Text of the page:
Taboola powers free advertising for six Australian women-owned businesses

Open web discovery platform Taboola has given out $US500,000 in free advertising to more than 100 women-owned businesses, including six Australian businesses, as part of its #RecommendHER program.

The announcement:

Taboola, a global leader in powering recommendations for the open web, has powered free advertising campaigns for more than 100 women-owned businesses, including six Australian businesses, as part of its new #RecommendHER program. The Australian recipients are PreppedFRESH, Little Noa, LXL House, Wyse Women, TradingIn Style and Jes Chev.

Taboola ran this global initiative during March 2021, providing $US500,000 of free advertising on its network to women-owned businesses.

Participants in #RecommendHER received access to Taboola’s vast network which reaches 516 million daily active users, in a brand safe environment. These brands joined more than 13,000 advertisers that have already tapped Taboola’s scale to achieve business objectives, from brand awareness to increasing conversions.

The company’s global #RecommendHER campaign aims to celebrate female trailblazers across the business sector, in light of continued disparity between female and male-owned businesses and their support structures.

Grant recipient Isabelle Dunn, who owns direct-to-consumer service, PreppedFRESH, said the advertising campaign would help significantly in launching her business, which offers prepped vegetables and herbs, flash-frozen and home-delivered, minimising prep and waste.

“As a new category pioneer, and with an e-commerce first distribution model, new customer acquisition is our priority,” she said. “Native advertising is the perfect format and environment for us to drive [our business] objectives, with cost efficiency and scalability. As a start-up, mostly self-funded, and still pre-revenue, this grant will go a long way to help us fast-track our launch.”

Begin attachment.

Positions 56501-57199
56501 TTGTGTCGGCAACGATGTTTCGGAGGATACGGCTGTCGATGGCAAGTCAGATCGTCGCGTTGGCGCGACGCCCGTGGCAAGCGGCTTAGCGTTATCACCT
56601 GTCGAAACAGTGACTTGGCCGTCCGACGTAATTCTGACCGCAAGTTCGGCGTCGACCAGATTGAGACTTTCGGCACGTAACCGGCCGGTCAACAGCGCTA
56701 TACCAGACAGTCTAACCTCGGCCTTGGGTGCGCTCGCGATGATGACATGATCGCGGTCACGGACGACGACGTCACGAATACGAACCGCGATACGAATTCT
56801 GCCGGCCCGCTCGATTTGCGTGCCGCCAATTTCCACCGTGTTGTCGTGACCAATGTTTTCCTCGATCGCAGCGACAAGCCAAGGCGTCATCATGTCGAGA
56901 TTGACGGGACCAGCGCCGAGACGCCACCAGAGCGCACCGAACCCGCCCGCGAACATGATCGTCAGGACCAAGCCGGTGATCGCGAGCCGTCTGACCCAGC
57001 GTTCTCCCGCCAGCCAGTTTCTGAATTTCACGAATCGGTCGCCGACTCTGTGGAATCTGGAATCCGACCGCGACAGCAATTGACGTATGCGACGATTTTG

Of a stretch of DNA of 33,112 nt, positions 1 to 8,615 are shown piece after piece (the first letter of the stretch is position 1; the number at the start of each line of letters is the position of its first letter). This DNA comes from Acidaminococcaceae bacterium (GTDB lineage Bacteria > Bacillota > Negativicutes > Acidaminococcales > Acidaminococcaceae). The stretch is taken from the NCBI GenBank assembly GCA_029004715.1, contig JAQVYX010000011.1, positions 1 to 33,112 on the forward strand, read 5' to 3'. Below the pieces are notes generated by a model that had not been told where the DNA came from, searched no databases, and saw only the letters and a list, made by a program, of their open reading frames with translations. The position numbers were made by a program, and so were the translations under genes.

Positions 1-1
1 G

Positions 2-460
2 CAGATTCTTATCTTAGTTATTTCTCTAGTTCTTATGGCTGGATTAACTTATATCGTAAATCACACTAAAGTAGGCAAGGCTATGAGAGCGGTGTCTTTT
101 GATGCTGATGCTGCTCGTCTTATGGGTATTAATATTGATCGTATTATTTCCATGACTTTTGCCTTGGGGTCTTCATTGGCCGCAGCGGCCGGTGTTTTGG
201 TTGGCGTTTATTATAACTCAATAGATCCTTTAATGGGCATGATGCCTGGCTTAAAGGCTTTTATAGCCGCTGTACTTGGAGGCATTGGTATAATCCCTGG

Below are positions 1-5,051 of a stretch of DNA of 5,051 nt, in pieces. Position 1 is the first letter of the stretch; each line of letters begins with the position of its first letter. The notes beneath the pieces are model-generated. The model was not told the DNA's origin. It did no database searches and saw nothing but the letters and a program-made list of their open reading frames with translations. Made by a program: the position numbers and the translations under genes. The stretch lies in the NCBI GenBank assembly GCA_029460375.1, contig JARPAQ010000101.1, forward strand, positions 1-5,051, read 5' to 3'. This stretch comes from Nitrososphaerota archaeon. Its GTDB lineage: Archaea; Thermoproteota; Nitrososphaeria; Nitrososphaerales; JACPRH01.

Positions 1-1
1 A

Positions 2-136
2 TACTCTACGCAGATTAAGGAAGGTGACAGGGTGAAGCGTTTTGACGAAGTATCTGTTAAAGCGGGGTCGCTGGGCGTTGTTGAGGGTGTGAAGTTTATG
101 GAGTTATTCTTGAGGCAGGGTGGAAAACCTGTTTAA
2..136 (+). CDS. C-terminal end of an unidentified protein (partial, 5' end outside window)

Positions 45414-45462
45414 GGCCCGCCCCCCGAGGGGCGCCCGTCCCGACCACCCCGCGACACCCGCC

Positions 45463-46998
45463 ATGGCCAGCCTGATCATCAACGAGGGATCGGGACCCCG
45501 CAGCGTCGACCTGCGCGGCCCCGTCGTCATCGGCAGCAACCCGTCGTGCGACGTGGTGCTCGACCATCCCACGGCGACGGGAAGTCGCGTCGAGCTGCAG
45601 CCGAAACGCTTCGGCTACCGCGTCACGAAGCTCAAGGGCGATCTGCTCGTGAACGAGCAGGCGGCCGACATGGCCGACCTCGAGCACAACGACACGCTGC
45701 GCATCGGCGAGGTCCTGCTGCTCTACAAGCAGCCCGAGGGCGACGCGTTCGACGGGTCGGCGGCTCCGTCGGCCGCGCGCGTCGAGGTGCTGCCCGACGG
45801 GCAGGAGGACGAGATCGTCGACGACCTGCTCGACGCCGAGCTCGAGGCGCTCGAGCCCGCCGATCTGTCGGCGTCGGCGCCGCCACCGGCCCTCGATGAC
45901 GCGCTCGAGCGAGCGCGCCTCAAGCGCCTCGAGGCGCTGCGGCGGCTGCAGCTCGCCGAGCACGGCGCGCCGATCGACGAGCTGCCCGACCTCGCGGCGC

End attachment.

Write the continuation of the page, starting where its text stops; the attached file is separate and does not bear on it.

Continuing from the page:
Dunn said celebrating the achievements of female-owned businesses was critical to encouraging women to enter the start-up world. “Research shows women are often less self-assured than men, and that to succeed, confidence matters as much as competence. As such, fewer women tend to have the confidence to start businesses and go on to successfully secure the level of funding required to scale.

“With fewer visible role models, young girls are less likely to feel inspired and empowered to be bold and take risks – they can’t be what they can’t see. That’s why celebrating and making such achievements more visible is important. It’s about fuelling the virtuous circle,” she said.

The founders of artworks and limited-edition prints business LXL House, Laura Pietrantonio and Lauren Scott, said the grant would help them grow their custom art print business, amid the pressures of daily life.

“While this business is our true passion, we also need to maintain day jobs to fund our lifestyles – this leaves us less time to focus on pushing out the brand and working to encourage brand awareness and sales,” the pair said.

“The Taboola grant will increase brand exposure to a targeted audience when they are most receptive to new messages and products. We’re extremely grateful that a global brand like Taboola [is] recognising and empowering women-owned businesses and using their platform to give back to those smaller players in the market.”

The founder of Australian girls’ clothing brand Little Noa, Sue Wainer said the grant would help her bring her lockdown dream to reality. “We all know the ups and downs of starting a new business, so this grant from Taboola has come at just the right time!

“It is also quite humbling to have been selected by Taboola to receive this grant and be amongst this amazing group of fellow female business founders. Little Noa is new to the market, so we are so grateful for the advertising and exposure to a new audience,” she said.

“As Little Noa is a young girls clothing brand, we aim to create clothing pieces that are age appropriate and that help girls feel comfortable and confident, so they have the freedom to make their dreams become a reality.”


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